AAWR Early Career Professional Leadership Award.
Dr Rama Ayyala
Columbia University Medical Center
Lucy B. Spalluto, MD
Co-Director, Women in Radiology
Associate Director, Diversity, Equity and Inclusion
Department of Radiology and Radiological Sciences
I am extremely appreciative of the opportunity provided to me by the American Association for Women in Radiology to attend the 2016 Association of American Medical Colleges (AAMC) Early Career Women Faculty Professional Development Seminar. I must admit, I was initially uncertain of what to expect from such an intense faculty development program and I was slightly apprehensive as meeting orientation approached!
However, upon arrival at the Inverness Hotel, I was immediately put at ease by the welcoming atmosphere of this unique seminar. The AAMC has truly designed this program to accommodate the career development needs of each women attendee as an individual and offers an unparalleled experience for women faculty to gain executive skills necessary for success in academic medicine.
Each dynamic speaker thoroughly covered an important topic such as Time Management and Organization, Communication as a Leader, Understanding Medical School Finances, and Difficult Conversations. Small group sessions offered opportunities to work closely with the AAMC faculty members. Importantly, the seminar encouraged and provided ample time for something we are often lack in academic medicine: self-reflection. This included understanding of personality type and how to use your personality type as a strength, strategizing your ideal career path, and gaining insight into how you are seen by others.
I am confident that I will not only integrate the skills I acquired at the AAMC Early Career Women Faculty Professional Development Seminar into my professional practice, but that I will also share these skills with my female colleagues and our trainees. I highly recommend this seminar to other women in academic medicine, and also strongly recommend that institutions offer support to female faculty interested in attending.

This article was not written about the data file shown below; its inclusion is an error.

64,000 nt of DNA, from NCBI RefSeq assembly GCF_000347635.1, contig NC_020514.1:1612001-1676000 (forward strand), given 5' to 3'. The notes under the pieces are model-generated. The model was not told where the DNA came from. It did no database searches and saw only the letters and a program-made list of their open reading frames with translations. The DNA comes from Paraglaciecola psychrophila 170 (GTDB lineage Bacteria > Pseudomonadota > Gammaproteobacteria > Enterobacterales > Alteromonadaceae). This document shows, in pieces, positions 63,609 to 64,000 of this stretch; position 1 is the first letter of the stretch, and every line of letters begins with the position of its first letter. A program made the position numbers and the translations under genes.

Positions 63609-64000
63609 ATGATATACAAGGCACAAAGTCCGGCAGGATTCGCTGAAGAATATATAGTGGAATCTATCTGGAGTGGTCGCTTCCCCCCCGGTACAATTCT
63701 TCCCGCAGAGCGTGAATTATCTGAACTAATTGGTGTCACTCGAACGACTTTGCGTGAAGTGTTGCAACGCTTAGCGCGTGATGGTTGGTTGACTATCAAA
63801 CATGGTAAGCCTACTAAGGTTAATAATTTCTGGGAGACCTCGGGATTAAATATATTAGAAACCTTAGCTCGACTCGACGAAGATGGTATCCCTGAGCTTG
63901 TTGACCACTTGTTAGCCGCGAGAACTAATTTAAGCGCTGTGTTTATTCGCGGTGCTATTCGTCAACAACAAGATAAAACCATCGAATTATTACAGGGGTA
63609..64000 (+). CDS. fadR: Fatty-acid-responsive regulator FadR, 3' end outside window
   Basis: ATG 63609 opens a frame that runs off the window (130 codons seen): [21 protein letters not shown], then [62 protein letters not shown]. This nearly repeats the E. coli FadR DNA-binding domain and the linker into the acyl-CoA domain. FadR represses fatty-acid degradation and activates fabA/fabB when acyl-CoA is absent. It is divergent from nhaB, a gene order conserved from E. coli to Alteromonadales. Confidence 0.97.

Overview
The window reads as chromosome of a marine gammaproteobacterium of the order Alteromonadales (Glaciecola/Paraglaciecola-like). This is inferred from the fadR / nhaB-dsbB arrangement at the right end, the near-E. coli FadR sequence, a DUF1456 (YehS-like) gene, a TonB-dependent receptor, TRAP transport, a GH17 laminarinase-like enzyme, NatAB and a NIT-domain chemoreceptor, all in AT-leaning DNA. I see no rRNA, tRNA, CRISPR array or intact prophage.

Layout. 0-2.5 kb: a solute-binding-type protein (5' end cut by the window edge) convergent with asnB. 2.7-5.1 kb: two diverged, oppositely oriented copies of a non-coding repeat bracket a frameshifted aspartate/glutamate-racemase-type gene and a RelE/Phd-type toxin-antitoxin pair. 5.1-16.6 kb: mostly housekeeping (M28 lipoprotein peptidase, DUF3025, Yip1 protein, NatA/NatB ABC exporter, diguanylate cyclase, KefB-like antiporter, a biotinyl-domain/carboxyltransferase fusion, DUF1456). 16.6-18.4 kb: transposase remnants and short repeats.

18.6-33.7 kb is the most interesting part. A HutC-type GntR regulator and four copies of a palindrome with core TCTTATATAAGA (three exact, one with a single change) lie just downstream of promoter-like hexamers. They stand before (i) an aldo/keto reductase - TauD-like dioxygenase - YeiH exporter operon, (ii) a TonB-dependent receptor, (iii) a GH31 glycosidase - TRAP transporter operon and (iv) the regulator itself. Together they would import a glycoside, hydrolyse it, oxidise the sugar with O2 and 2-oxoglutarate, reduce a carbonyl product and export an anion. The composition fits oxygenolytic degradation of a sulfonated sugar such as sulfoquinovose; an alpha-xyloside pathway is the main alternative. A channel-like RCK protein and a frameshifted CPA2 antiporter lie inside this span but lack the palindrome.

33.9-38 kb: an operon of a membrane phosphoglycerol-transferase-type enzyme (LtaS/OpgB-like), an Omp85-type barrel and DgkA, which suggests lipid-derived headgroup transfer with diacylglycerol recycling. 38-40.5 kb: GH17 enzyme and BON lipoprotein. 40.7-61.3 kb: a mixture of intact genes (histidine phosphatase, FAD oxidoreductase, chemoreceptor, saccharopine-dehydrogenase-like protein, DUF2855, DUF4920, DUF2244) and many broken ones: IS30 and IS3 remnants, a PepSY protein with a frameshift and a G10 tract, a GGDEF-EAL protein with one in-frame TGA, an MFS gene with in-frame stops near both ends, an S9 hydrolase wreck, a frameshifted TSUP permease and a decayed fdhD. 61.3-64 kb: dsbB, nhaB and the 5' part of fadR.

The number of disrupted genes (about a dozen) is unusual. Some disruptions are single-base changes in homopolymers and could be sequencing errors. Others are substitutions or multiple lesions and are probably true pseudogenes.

: AAMC Early Career Award Winner
I am honored to have had the opportunity to represent the American Association for Women's Radiologists at the Early Career Women Faculty Development Seminar hosted by the American Association of Medical Colleges in Inverness, CO this past July. I was excited to be part of this group of motivated and talented young women who had all come together to support the professional development of women in academia.
The weekend began with a name card at a table full of strangers. We introduced ourselves and learned that we shared the common pursuit of being academic radiologists, all of us from different regions of the US. Although there were only seven radiologists in total, we were all excited to share our individual experiences. Before the end of the day, we had discussed work-related issues such as the promotion track at our respective institutions or different approaches to teaching trainees as well as personal topics such as what our spouses do (medicine or not) and how we balance being mothers and academic radiologists.
The days were filled with various lectures ranging from Working Through Differences: Personality Types at Work, Striving and Thriving in Tough Times: Career Strategies for Women in Academic Medicine, Transforming Difficult Conversations into Opportunities for Positive Change, and Fundamentals of Leadership. On two afternoons, I attended smaller breakout sessions including Turning Your Clinical, Administrative, and Educational Activities into Scholarship – for Clinician-Educators and Succeeding at Change Management: Bringing New Programs from Theory to Reality.
In addition to learning practical workplace skills, the conference focused on self-reflection and determining how our personalities shape our professional goals and workplace dynamic. To provide additional insights, we took the Myers-Briggs personality test, a fascinating introspective questionnaire which indicates psychological preferences in how people perceive the world and make decisions. The premise is that we all have specific preferences in the way we understand our experiences, and these preferences underlie our interests, needs, values, and motivation. Although one is able to learn their best cognitive learning style through the test, we learned how to empathize and understand others who were not in our same results group. These self-reflection exercises provided a framework to be more understanding as co-workers, educators, and, most importantly, physicians.